I once told my ex-fiancé that I was a vegetarian because I ate only what I could personally kill. He promptly bought me a shotgun and taught me how to shoot it. However, he was unable get me to kill anything more mobile than a poorly tossed clay target. He tried — unsuccessfully — to persuade me of the joys of shooting, killing and butchering my own meals, but the closest I got to deadly force was blowing up a bottle of Coke (and then carefully cleaning up the sugary-drink-covered remains, because leave-no-trace principles apply to recreational shooting, too). Finally, a couple years ago, an avid truffle hunter explained to me how he had left the excitement of hunting animals for the more-obsessive joys of hunting elusive fungi.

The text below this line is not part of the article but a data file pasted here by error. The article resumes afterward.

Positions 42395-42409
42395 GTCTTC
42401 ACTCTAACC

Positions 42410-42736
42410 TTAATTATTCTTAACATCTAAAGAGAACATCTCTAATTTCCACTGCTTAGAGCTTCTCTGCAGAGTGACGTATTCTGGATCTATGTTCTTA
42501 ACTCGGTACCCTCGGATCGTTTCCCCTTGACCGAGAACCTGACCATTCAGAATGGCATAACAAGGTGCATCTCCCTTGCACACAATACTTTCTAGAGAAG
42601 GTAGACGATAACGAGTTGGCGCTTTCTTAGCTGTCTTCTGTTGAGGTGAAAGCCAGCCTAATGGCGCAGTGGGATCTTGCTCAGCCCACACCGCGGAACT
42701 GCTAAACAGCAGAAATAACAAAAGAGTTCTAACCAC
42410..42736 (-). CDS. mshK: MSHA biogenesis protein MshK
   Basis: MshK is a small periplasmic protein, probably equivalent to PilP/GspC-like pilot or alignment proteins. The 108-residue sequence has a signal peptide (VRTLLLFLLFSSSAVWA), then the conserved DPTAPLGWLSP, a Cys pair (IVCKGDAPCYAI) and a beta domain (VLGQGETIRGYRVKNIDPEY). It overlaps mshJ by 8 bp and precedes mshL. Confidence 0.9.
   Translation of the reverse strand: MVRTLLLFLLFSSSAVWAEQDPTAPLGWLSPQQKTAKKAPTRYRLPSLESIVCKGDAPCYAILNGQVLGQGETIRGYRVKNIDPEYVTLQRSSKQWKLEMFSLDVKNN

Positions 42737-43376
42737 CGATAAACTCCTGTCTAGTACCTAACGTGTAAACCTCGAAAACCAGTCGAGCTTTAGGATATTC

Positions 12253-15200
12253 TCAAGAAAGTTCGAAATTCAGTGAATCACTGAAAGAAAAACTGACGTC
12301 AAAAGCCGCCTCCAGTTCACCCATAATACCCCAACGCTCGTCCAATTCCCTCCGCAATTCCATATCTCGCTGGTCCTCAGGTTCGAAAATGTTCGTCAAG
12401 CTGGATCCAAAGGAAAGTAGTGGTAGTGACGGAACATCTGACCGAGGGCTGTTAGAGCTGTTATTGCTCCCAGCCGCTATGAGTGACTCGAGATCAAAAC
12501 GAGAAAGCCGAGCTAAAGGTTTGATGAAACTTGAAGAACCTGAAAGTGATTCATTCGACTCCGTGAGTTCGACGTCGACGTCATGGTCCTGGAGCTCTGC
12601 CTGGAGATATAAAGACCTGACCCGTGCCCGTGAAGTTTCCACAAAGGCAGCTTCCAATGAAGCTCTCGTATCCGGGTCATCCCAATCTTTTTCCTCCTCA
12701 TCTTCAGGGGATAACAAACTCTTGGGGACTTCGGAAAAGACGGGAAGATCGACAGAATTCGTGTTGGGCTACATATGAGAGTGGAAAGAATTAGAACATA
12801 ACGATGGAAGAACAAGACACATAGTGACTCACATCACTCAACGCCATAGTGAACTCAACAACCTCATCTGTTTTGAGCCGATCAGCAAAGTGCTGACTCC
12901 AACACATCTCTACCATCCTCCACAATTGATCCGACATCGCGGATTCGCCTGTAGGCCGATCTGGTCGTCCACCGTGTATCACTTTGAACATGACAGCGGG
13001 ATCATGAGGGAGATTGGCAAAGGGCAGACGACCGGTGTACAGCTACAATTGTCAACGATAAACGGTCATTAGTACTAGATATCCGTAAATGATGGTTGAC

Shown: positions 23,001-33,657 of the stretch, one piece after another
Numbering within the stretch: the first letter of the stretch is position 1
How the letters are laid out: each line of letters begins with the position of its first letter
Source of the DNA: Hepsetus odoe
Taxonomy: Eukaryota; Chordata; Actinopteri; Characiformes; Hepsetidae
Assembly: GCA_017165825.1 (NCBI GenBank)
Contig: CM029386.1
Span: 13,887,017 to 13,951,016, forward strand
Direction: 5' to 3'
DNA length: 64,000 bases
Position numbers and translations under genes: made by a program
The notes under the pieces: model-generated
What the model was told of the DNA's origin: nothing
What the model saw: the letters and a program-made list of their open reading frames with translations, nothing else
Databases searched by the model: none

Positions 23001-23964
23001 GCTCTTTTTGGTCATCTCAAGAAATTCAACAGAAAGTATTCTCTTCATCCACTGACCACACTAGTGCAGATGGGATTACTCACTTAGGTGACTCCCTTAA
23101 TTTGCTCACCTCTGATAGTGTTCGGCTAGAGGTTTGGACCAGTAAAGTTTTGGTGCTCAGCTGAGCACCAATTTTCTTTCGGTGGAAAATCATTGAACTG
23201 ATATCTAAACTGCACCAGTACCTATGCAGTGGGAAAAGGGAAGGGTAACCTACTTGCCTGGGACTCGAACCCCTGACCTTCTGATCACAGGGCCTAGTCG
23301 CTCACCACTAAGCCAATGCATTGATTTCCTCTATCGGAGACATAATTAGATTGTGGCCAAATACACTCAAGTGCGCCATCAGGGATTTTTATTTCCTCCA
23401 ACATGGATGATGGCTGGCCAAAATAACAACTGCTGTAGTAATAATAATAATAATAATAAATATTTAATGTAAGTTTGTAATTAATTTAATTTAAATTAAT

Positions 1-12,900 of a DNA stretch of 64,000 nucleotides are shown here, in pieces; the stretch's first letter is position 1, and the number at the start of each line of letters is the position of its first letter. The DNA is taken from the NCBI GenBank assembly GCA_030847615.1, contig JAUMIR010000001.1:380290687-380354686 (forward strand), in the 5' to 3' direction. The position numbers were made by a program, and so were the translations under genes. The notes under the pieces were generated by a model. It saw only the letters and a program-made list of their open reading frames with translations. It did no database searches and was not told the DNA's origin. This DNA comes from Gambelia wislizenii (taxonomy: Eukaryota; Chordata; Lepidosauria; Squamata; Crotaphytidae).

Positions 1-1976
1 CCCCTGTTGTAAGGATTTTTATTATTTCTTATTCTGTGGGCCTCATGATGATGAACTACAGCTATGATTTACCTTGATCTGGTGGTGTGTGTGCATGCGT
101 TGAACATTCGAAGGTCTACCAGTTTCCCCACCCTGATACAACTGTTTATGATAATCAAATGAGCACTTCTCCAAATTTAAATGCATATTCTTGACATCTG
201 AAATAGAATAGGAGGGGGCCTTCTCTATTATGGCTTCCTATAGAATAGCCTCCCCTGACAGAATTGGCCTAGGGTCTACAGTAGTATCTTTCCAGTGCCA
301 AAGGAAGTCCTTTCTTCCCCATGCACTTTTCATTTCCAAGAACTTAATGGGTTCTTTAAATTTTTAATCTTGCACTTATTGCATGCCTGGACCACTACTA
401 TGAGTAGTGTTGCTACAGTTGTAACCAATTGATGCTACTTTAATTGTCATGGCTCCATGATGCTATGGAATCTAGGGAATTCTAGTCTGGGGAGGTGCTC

It turns out there are many odd and elusive edibles and objects in Oregon that you can track down, document, write your name on or just sleep happily in the knowledge that you found them.
Welcome, reader, to this year’s Outdoors Issue and the joys of no-kill hunting.
Local geology lovers find community in rock hunting
A Pocket Guide to No-Kill Birding:
History tells us that the first birders did it with gunfire
A Modern Treasure Hunt:
Wet, Dirty, Sometimes Fruitless Mushroom Hunting:
The joy in the pursuit of fungi